Jean de Dieu, from the Central African Republic (CAR), was on his way to market in mid-January when he was shot. The 24-year-old shepherd and his family had fled their country two months earlier and sought refuge on an island in the Oubangui River belonging to the Democratic Republic of Congo (DRC). Sometimes Jean crossed back to check on his livestock, but last week his luck ran out when he went to take an animal to market. A few hours later, in an improvised operating room in Dula, a Congolese border town on the banks of the Oubangui, medics fight to save his life.

Jean's situation is not unique. Over the past two years, war in the Central African Republic has driven more than 850,000 people from their homes. Many have been attacked as they fled, or killed if they tried to return. In neighbouring DRC, medical resources are being stretched to their limits.

Photographer Brian Sokol, on assignment for UNHCR, captured the moment when Jean and others were rushed into the operating theatre. His images bear witness to desperation, grief, family unity and, ultimately, a struggle for survival.

Congolese Medics on Call For Refugees

Human Misery in Katanga Province's Triangle of Death

People in the Democratic Republic of the Congo's Katanga province have long referred to the region between the towns of Manono, Mitwaba and Pweto as the "triangle of death." Despite the presence of UN peace-keepers and government military successes in other parts of the country, the situation in the resources-rich Katanga has been getting worse over the past two years. Conflict between a secessionist militia group and the government and between the Luba (Bantu) and Twa (Pygmy) ethnic groups has left thousands dead and forcibly displaced more than 400,000 people since 2012, including over 70,000 in the last three months. UNHCR has expressed its "deep concern" about the "catastrophic" humanitarian situation in northern Katanga. The violence includes widescale looting and burning of entire villages and human rights' violations such as murder, mass rape and other sexual violence, and the forced military recruitment of children.

The limited presence of humanitarian and development organizations is a serious problem, leading to insufficient assistance to displaced people who struggle to have access to basic services. There are 28 sites hosting the displaced in northern Katanga and many more displaced people live in host communities. While UNHCR has built some 1,500 emergency shelters since January, more is needed, including access to health care, potable water, food and education. The following striking photographs by Brian Sokol for UNHCR show some of the despair and suffering.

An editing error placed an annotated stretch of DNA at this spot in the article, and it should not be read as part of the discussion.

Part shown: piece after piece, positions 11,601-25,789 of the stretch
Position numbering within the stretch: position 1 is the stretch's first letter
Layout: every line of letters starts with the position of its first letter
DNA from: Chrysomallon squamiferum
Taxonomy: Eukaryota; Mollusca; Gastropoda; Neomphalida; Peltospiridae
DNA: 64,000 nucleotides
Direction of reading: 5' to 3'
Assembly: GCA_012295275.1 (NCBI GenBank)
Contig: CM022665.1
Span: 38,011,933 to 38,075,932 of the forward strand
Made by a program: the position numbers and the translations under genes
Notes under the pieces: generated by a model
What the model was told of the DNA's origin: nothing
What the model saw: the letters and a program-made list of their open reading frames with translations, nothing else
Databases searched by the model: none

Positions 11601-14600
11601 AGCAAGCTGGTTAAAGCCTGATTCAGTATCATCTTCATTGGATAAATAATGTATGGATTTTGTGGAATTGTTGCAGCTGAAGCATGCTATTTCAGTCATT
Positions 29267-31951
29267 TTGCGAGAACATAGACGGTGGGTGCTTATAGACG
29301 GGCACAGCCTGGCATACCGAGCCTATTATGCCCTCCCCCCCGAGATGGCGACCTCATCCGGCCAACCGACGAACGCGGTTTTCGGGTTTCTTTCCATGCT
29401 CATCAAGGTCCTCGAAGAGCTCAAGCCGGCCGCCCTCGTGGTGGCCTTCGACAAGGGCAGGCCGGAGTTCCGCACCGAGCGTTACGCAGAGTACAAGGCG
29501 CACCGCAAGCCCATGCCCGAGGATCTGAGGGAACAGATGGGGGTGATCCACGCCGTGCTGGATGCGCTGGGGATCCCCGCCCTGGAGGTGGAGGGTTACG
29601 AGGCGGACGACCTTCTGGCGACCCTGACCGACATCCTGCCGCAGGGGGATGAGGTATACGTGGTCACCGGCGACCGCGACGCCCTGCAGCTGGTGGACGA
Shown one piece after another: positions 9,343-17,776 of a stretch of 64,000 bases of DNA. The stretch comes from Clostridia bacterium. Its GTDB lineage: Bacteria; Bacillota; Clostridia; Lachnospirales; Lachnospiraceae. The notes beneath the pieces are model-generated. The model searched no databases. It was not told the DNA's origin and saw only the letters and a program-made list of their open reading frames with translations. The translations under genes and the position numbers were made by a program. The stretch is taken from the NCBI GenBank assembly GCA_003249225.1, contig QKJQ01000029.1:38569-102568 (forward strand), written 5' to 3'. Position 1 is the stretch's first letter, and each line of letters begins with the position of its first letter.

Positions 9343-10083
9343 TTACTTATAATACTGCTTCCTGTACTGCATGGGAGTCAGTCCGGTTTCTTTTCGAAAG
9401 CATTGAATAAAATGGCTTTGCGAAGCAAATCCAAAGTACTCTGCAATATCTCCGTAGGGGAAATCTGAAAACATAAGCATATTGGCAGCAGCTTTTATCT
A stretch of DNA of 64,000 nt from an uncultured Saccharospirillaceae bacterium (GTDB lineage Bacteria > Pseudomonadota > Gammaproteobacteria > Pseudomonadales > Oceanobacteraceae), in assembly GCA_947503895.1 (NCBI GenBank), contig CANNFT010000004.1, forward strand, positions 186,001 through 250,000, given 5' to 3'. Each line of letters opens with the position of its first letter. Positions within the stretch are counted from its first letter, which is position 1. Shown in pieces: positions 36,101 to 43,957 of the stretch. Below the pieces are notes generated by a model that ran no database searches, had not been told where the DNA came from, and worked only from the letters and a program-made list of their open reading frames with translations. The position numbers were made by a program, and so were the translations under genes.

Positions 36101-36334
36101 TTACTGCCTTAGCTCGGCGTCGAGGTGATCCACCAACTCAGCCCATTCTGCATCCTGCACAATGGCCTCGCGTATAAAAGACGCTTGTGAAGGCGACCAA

Human Misery in Katanga Province's Triangle of Death

Statelessness Around the World

At least 10 million people in the world today are stateless. They are told that they don't belong anywhere. They are denied a nationality. And without one, they are denied their basic rights. From the moment they are born they are deprived of not only citizenship but, in many cases, even documentation of their birth. Many struggle throughout their lives with limited or no access to education, health care, employment, freedom of movement or sense of security. Many are unable to marry, while some people choose not to have children just to avoid passing on the stigma of statelessness. Even at the end of their lives, many stateless people are denied the dignity of a death certificate and proper burial.

The human impact of statelessness is tremendous. Generations and entire communities can be affected. But, with political will, statelessness is relatively easy to resolve. Thanks to government action, more than 4 million stateless people acquired a nationality between 2003 and 2013 or had their nationality confirmed. Between 2004 and 2014, twelve countries took steps to remove gender discrimination from their nationality laws - action that is vital to ensuring children are not left stateless if their fathers are stateless or unable to confer their nationality. Between 2011 and 2014, there were 42 accessions to the two statelessness conventions - indication of a growing consensus on the need to tackle statelessness. UNHCR's 10-year Campaign to End Statelessness seeks to give impetus to this. The campaign calls on states to take 10 actions that would bring a definitive end to this problem and the suffering it causes.

These images are available for use only to illustrate articles related to UNHCR statelessness campaign. They are not available for archiving, resale, redistribution, syndication or third party licensing, but only for one-time print/online usage. All images must be properly credited UNHCR/photographer's name

Statelessness Around the World